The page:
GoogleDocs rock the SBAR: All my record keeping is Google-ified. Student blogs are collected into my Reader, in which they are organized by class period. Evaluation of their blogs and other assessments is recorded in their own private Google spreadsheet with conditional formatting to show 4’s (blue), 3’s (green), 2’s (orange), and 1’s (red). Loving it! Its truly the best part of the whole grade system switch. The spreadsheet is shared with the student (view only, of course) and with parents as needed. I leave comments along with each assessment so that students have some guidance should they choose to reassess a particular standard. Sure it was a pain to set up over a hundred spreadsheets at the beginning of the year, but its paid off.
The gradebook shows what they know: Yeah, that was kind of the whole point. But it works. Students and I can glance at their Standard 1 sheet and point out which content areas they struggle with. We can look at their main gradesheet and point out which skills they need to spend more time on. As a communication tool, the SBAR gradesheet is vastly superior to the school’s online gradebook. Even though I report similar numerical data in both places, the constraints of the online gradebook and the freedom of expression (color coding, written feedback, smileys ; ) in the Google gradesheet combine to make the gradesheet much more useful and fun to use.
Future tweaks: I need to look closely at how the system is being implemented in the 4 different preps and make sure I’m providing enough chances at assessments for the different standards. Looking at student gradesheets is really assessing myself in a lot of ways because if there are major gaps in the standards that are being addressed, that’s really my problem, not theirs. Biology is working wonderfully, as is Anatomy, probably because I spend the most mental energy trying to reform those classes. Chemistry has a lot fewer assessments than I would like to see in the gradesheets and hasn’t met as many different standards as I think they should. Mostly we’ve hammered the lab principles and procedures standard (Standard 3) really well since we do a lot of textbook labs in chem. AP Biology is another beast altogether, because in some ways I think that everything we do in that class is formative assessment and rarely finds its way into the gradesheet. My tendency with AP Bio is to use a lot of informal assessment (discussions with students) so we don’t stop and take quizzes and tests very often. This makes for a very empty gradesheet, and I’m not sure whether that is a bad thing or not. In a sense, the real summative assessment for that class doesn’t happen until May when the AP Exam rolls around. Also, having only 3 students in that class this year lends itself to a lot of one-on-one discussion, so this may not be the best year to judge the implementation of SBAR in that class.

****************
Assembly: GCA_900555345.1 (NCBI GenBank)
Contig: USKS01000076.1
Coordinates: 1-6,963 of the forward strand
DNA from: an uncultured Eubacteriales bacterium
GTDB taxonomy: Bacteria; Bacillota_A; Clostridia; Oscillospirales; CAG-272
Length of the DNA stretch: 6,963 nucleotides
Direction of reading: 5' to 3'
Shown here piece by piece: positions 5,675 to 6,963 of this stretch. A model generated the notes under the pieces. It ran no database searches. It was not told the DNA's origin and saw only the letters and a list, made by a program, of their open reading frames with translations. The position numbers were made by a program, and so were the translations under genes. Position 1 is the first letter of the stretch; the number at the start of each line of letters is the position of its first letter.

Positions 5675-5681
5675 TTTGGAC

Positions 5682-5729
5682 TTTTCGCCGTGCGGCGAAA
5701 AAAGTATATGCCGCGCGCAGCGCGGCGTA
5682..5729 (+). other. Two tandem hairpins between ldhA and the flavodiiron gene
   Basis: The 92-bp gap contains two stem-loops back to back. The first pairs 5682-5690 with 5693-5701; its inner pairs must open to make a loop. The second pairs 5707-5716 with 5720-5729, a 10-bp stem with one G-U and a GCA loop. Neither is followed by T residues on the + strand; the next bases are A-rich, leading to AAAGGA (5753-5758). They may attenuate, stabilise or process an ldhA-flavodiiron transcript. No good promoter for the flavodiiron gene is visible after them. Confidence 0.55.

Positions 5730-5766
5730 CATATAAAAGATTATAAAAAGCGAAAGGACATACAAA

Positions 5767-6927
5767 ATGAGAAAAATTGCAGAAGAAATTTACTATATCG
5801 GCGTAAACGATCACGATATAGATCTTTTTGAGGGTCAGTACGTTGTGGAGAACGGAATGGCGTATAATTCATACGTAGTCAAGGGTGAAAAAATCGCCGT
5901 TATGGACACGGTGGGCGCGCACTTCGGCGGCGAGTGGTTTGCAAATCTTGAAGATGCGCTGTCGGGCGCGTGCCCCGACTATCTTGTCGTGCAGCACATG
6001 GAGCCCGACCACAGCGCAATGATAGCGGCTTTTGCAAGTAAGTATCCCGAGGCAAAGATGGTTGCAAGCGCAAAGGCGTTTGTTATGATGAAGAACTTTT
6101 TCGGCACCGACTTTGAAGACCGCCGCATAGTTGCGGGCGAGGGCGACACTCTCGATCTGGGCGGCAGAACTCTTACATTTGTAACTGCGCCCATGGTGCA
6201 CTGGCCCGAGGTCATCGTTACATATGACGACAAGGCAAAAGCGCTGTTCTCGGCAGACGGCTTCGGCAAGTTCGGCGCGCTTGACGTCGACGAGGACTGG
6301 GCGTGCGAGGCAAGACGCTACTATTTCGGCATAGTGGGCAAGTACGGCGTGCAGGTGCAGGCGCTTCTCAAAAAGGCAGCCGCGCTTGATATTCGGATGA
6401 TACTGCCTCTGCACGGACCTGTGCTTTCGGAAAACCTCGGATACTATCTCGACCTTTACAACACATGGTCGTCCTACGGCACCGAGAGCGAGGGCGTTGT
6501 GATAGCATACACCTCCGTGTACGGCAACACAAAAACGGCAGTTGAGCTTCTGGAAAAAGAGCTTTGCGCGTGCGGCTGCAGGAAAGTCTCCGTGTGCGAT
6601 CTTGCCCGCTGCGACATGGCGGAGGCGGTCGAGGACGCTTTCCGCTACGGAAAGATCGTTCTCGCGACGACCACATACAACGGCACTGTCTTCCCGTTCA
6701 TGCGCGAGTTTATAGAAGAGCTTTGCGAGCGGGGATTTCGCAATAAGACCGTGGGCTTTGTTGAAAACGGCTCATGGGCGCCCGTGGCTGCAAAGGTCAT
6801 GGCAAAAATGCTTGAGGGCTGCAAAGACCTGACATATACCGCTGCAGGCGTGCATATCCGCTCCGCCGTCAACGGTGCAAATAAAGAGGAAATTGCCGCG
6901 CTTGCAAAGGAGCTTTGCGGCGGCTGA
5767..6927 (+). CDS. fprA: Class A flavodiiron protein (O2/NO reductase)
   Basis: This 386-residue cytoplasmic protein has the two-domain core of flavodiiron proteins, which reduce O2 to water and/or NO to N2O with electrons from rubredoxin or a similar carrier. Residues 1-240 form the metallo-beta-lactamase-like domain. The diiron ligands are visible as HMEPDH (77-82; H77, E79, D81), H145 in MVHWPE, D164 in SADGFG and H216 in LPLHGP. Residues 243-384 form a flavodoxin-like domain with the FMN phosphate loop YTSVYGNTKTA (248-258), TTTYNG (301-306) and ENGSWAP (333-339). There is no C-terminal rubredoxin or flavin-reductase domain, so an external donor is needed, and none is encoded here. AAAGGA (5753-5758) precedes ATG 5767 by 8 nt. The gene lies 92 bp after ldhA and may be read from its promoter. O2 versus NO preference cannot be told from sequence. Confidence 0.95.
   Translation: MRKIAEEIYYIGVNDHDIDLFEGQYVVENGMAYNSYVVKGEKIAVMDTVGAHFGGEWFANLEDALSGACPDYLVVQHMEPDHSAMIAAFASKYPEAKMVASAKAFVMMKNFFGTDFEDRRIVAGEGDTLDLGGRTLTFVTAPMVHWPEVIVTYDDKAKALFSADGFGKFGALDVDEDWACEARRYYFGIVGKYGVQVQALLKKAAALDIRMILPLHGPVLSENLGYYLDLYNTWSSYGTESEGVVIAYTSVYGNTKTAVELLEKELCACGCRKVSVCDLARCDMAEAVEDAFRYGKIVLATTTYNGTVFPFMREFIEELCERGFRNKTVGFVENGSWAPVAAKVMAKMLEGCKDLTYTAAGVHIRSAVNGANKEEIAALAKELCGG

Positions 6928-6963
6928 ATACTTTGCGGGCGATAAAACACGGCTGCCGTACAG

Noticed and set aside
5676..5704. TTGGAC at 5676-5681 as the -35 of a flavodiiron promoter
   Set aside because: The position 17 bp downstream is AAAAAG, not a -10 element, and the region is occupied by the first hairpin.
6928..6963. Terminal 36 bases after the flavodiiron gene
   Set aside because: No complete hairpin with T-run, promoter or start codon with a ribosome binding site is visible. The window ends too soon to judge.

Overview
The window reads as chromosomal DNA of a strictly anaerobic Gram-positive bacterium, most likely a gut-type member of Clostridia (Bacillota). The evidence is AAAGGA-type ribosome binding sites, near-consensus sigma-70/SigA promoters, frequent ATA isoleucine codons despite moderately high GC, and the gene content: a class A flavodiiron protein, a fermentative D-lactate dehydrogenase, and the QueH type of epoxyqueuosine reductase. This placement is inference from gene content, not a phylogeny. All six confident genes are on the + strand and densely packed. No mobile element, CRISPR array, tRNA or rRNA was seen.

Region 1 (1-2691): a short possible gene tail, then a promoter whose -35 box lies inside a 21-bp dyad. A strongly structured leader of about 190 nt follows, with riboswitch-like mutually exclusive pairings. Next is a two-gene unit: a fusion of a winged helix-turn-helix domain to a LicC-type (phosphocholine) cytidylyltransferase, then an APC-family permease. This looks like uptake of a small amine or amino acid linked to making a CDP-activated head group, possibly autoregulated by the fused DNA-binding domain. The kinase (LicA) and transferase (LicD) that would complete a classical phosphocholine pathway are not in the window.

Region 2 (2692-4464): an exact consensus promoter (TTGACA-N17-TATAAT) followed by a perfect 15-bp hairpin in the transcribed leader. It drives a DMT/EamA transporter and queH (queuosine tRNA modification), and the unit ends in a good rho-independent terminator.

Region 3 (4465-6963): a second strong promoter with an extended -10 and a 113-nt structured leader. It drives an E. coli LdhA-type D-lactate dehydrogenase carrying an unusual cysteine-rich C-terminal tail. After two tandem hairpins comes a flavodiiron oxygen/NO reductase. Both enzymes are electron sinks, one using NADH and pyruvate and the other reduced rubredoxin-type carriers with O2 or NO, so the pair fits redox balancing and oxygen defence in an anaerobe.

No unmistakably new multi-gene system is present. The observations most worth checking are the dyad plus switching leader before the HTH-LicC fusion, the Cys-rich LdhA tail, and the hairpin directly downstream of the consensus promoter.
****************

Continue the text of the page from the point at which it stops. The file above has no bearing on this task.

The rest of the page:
What really hasn’t worked: I’m not happy with the way that the midterm exam results are reported to students. All my classes took midterm exams right after 1st quarter as summative assessments of their learning to that point. Their scores do not show up in their color-coded gradesheets since they are not part of the standards-based grade but instead only show up in the school’s online gradebook in the semester test slot. That’s the only way I found to report the grade, but I have a very strong sense that students don’t really understand the role of that midterm grade because it is buried in a part of their online gradebook that they don’t usually look at until after they’ve taken semester final exams. I’ve got a bad feeling that students won’t truly realize that the midterm has the weight it does (7.5% of their semester grade) until they see how it affects their final grade. If my experience so far proves true, you can tell students about your system all you want, but until they see how it affects their grade, they don’t really get it. I’m sure, however, that describing my SBAR system to students and parents will be so much better next year now that I’ve got some concrete examples of how it works to show students.